Mosney, Apr 29th, 2000
What a surprise. After a beautiful sunny Friday, I woke up on Saturday morning and observed that it was p**sing down outside. "Oh yeah, homelands", I thought. Once again, Ireland's premier/only dance music festival was Mud Central as 25,000 punters converged on Mosney Holiday Centre for 13 hours of choonage, pumped out by artists such as Leftfield, Primal Scream, Carl Cox, Darren Emerson and Judge Jules.
For 2000, the good people at homelands added an extra arena, bringing the number of stages to seven. The headline acts were all housed in the home arena; rockers Primal Scream and ex-Stone Rose Ian Brown broadened the spectrum of music on offer, while Leftfield were joined by Paul Oakenfold, David Holmes and Dope Smugglaz in keeping the bpm high.
The other six arenas weren't short of exciting acts either; Judge Jules, Jeremy Healy, Scott Bond, Carl Cox, Billy Nasty, Paul Hartnoll, Darren Emerson and Francois meant tough choices had to be made about what to see and what to miss. Up and coming Irish talent was showcased in the self-explanatory homegrown arena, including Decal, Phil Kiernan and Disconauts. Influx resident Billy Scurry, Johnny Moy and Glenn Brady were also in situ.
The place began to fill from about 2 on Saturday. As long as this event is held in Mosney (and it is a venue that works well), it's always going to be a strange mixture of fairground and San Antonio, a juxtaposition of dodgems and decks. The crowd was the same as last year; a mix of twenty-something clubbers that knew exactly who they wanted to see, and the "yeah yeah f**king yeah" crowd, who wrapped themselves in tricolours and had a certain Japanese car brand painted on their faces.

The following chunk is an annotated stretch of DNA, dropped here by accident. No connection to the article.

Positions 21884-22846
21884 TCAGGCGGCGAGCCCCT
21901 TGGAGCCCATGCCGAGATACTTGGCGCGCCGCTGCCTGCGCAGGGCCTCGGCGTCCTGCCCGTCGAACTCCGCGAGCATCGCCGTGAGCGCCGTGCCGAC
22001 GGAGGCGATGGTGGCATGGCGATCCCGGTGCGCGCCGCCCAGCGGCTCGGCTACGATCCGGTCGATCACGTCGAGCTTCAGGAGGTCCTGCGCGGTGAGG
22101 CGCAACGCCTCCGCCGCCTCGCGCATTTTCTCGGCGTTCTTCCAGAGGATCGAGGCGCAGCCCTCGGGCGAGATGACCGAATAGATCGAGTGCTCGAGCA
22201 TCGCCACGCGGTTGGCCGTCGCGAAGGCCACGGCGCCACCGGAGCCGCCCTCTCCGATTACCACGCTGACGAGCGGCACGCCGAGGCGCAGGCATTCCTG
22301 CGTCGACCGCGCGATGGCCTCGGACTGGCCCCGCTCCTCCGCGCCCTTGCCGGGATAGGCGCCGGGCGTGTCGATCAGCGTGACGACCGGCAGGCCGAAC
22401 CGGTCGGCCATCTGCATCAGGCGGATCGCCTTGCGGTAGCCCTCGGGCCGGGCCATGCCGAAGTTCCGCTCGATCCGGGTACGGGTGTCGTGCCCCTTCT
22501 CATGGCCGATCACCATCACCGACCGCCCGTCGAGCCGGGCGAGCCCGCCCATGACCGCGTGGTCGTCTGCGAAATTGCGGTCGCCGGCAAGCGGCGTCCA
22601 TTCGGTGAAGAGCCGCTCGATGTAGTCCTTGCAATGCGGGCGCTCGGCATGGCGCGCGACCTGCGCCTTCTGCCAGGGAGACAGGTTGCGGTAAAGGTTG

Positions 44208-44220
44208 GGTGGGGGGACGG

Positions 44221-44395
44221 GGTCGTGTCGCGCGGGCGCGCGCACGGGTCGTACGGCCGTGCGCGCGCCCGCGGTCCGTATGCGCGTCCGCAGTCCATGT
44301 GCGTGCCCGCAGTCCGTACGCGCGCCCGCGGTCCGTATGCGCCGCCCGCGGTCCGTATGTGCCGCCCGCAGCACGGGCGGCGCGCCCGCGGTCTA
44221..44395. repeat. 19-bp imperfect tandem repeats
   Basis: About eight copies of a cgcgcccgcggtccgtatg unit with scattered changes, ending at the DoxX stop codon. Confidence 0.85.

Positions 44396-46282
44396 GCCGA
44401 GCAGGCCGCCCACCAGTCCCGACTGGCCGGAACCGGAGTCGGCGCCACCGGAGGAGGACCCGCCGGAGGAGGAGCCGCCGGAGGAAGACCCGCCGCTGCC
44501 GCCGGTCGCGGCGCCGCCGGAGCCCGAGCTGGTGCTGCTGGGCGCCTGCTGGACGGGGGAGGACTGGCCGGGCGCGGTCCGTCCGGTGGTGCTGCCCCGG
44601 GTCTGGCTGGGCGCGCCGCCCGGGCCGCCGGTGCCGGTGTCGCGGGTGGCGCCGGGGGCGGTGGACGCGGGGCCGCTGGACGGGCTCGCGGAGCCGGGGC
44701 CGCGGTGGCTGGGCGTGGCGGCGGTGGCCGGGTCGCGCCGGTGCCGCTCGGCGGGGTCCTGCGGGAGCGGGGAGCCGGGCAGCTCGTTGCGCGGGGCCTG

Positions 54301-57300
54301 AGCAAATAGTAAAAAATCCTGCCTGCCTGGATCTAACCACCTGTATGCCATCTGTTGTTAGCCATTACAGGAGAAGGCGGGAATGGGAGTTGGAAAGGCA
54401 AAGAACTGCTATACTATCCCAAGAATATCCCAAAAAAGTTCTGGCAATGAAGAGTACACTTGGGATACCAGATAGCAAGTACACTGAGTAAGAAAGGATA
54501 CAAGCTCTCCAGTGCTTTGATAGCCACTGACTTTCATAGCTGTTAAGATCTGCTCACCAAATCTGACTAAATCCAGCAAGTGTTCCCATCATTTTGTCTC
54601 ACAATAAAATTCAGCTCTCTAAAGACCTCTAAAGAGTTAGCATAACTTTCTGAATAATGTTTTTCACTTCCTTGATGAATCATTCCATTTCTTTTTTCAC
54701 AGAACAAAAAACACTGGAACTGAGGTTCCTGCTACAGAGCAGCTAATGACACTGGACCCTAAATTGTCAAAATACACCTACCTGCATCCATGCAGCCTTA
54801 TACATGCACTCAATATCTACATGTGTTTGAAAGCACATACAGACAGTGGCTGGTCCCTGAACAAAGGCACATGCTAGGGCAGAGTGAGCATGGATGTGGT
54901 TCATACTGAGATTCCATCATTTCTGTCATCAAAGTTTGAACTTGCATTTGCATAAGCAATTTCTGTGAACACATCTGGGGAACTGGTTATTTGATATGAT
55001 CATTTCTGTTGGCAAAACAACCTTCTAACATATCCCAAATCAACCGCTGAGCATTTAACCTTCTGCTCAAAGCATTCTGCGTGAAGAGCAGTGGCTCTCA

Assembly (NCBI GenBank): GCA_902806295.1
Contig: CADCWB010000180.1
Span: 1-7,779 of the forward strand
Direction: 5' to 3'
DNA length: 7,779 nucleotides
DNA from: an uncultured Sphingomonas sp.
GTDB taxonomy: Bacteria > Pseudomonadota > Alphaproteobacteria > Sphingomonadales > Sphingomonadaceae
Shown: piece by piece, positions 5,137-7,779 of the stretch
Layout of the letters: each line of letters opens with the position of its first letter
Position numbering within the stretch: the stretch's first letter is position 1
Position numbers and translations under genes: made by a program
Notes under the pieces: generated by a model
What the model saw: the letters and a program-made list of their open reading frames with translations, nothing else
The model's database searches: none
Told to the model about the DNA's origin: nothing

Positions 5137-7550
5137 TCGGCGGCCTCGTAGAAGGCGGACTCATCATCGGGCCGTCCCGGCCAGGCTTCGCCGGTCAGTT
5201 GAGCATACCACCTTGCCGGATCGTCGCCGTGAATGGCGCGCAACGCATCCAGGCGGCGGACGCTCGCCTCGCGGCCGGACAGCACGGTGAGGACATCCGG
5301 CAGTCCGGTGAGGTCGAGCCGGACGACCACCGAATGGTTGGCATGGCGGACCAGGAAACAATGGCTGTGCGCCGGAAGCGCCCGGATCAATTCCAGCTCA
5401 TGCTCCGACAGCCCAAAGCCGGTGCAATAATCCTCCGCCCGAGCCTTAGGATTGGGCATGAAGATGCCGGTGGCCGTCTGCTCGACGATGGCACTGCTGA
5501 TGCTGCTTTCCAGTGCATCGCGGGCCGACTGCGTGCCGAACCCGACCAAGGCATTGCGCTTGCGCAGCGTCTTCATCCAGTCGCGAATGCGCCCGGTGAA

Afternoon highlights included Layo in the Shine/BBM arena with funky techno, and Irish act Naphta in the drum and bass dominated End arena. Over in the Redbox/Influx arena, the two Billies, Scurry and Nasty, were setting high standards for the later acts.
Technically there as members of the media, we infiltrated the guest area, where we watched real journalists do interviews and stuff as we siphoned off the Press Tent's drink supply. After enjoying the rarefied company of DJs and promoters we availed of the VIP toilets, which came complete with satin toilet paper, white rhino ivory seats, gold fittings and grovelling flunkies. Well, it seemed that way to us after the rancid squalor of the Portakabin loos outside.
An unforeseen abundance of free Rigo meant we forgot about Ian Brown. As darkness fell, we decided not to miss anyone else and headed off to Primal Scream, who were on at 9. The Scream were in fine form and got a huge crowd reaction for many of their Screamadelica hits. Unfortunately they were followed by the night's big disappointment, David Holmes. The Belfast DJ played a set that he probably thought was funky and eclectic, combining African percussion, Latin samba rhythms and punk. In truth, it was an unconvincing blend and never had the restless crowd going. The muted reception during and after the set from the packed home arena showed the general displeasure at Holmes. Then came Leftfield.
There are some things in life you have to do. Forget getting married or driving a nice car, you have to experience Leftfield live. They started in a slow but no bullshit manner, dimming the lights and turning off the giant screens, building the atmosphere. Then from the dark, the infamous roof-collapsing bass hits you, punching through your ear-drums and resonating your bones to what seems to be their natural frequency. You are enveloped by a solid wall of sound - it makes your hair stand on end. Leftfield, like Orbital last year, were living up to their headline billing and the crowd loved it, recognising much of the thumping set from Rhythm and Stealth.
About half one, we dragged ourselves away from Leftfield, crossing the swamp that used to be Mosney to catch the last half hour of Carl Cox. The rotund maestro made the trip worthwhile, with his brand of hard, edgy techno whipping the Redbox/Influx arena into a frenzy. People who had been there the full two hours told us that it had been a brilliant set, and from what I heard I wouldn't argue with that.
Cox brought a great night to an end on a high note. After that, my memory is of no use, with blurry images of long treks through the mud my only recollections. Back at the ranch, I collapsed into my bed about twenty hours after I last saw it, shook off some loose dirt and slept for eight days.